Friday, October 01, 2021

Why the debt ceiling is constitutional (and what to do about it)


I recently noticed that the Stanford law website and this Vox article on which it is based assert that I believe that the current debt ceiling law violates the Constitution and that the president can simply ignore it. 

This is false. [Update-- Vox has now corrected its article.]

The two stories link to an Atlantic article I wrote in 2012 that actually takes the opposite position:

If Congressional Republicans are threatening to let the nation to default on its debts if [the president] doesn't agree to their demands, they are violating the Constitution.  And the president should call them out for such an outrageous demand. But does that mean that the president can raise the debt ceiling himself to remedy the violation?

Not so fast. Article I, section 8 of the Constitution gives Congress, not the president, the authority to borrow on the credit of the United States. Even so, under section 4 of the Fourteenth Amendment the president has an independent constitutional obligation not to allow the validity of the debt of the United States to be put into question. That means, at the very least, that the president must make sure that interest payments continue on existing federal bonds and similar obligations.  He must assure bondholders that they will continue to get paid even after the debt ceiling is reached. ...

The president's obligation to pay the bondholders first-- and not the power to ignore the debt ceiling--is how the Fourteenth Amendment helps the president resolve any debt ceiling crisis. All he has to do is follow the Constitution and he will come out on top. He doesn't have to raise the debt limit at all.  Instead, he must calmly explain to Republicans in advance what he will do -- and not do -- if they remain intransigent. He must explain to them that their course of action will inevitably lead to a government shutdown, and that the shutdown -- and its associated costs to the country -- will be on their heads.

I should add that it may not be possible for the Treasury Department easily to pay only the bondholders. My understanding is that many government payments these days are automated and it may be difficult to reprogram the systems in time to do this. But whoever gets paid, the bondholders must be included.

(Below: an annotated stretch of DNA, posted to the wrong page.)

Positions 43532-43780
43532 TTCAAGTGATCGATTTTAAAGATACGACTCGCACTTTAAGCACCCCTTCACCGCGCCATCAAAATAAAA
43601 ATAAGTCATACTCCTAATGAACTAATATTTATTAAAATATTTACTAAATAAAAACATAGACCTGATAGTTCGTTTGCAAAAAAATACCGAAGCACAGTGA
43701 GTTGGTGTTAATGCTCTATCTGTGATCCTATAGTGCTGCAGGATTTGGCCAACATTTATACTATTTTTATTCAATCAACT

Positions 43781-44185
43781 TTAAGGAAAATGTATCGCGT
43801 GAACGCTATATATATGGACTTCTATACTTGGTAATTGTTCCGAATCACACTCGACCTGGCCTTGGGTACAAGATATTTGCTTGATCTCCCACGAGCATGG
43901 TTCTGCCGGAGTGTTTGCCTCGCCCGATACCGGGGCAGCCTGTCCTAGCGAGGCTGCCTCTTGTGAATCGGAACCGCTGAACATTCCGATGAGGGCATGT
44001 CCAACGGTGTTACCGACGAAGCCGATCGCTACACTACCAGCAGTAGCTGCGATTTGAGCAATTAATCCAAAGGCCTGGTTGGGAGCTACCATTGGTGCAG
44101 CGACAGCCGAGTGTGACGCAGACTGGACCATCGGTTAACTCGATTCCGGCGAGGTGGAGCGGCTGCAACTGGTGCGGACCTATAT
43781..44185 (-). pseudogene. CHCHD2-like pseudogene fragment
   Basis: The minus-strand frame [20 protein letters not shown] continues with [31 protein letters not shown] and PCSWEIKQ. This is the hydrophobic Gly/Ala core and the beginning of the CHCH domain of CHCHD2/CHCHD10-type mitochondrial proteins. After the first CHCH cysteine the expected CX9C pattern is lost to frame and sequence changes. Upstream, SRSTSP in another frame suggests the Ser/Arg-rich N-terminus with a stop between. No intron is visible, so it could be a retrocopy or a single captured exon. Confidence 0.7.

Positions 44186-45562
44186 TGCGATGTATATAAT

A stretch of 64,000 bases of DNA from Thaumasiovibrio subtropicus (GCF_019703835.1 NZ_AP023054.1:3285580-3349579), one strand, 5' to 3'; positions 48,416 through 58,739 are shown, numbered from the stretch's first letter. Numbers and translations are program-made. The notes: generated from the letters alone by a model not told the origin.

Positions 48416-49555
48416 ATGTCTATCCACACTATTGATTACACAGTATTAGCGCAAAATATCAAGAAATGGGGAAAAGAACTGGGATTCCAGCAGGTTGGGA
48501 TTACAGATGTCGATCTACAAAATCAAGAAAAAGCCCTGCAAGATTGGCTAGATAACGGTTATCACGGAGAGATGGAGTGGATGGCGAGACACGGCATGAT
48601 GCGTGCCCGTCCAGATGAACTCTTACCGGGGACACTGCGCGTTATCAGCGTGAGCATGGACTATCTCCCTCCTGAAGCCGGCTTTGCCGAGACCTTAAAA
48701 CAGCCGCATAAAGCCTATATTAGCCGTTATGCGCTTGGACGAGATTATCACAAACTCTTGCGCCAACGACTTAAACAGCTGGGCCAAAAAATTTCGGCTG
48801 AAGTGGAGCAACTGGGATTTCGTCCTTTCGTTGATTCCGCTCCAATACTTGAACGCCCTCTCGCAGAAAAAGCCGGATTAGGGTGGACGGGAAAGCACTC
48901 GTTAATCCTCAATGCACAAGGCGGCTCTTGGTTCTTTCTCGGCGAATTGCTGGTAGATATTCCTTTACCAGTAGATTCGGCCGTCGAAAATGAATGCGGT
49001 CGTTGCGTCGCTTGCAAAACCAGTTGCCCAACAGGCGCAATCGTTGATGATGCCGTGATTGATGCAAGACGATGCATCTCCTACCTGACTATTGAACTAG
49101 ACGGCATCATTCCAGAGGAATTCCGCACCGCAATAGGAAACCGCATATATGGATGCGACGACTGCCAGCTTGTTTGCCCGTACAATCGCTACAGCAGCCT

As soon as Treasury's extraordinary measures are exhausted, the government will have to shut down as many operations as needed to keep interest payments to bondholders flowing, as required by the Fourteenth Amendment. At that point, however, we will be in the middle of a global economic meltdown, which will put irresistible pressure on Congress to raise (or suspend) the debt ceiling once again. All that will have been gained from the disaster is loss of confidence in the United States and in the reliability of its financial obligations.

Yes, it's possible that if several weeks go by, and Congress still hasn't acted, the President might instruct the Treasury to borrow more money on an emergency basis as the least unconstitutional course of action. But there is no guarantee that the markets will accept the new bonds as valid, and in any case, the scenario is pure fantasy: Congress will act as soon as the markets crash, just as they did in 2008 in during the global financial crisis. The impending death of global capitalism will concentrate their minds.

The best solution, of course, is simply to repeal the debt ceiling so that it can no longer be used for hostage taking. But the debt ceiling law itself is constitutional. There are many stupid laws that are constitutional. The debt ceiling is one of them.

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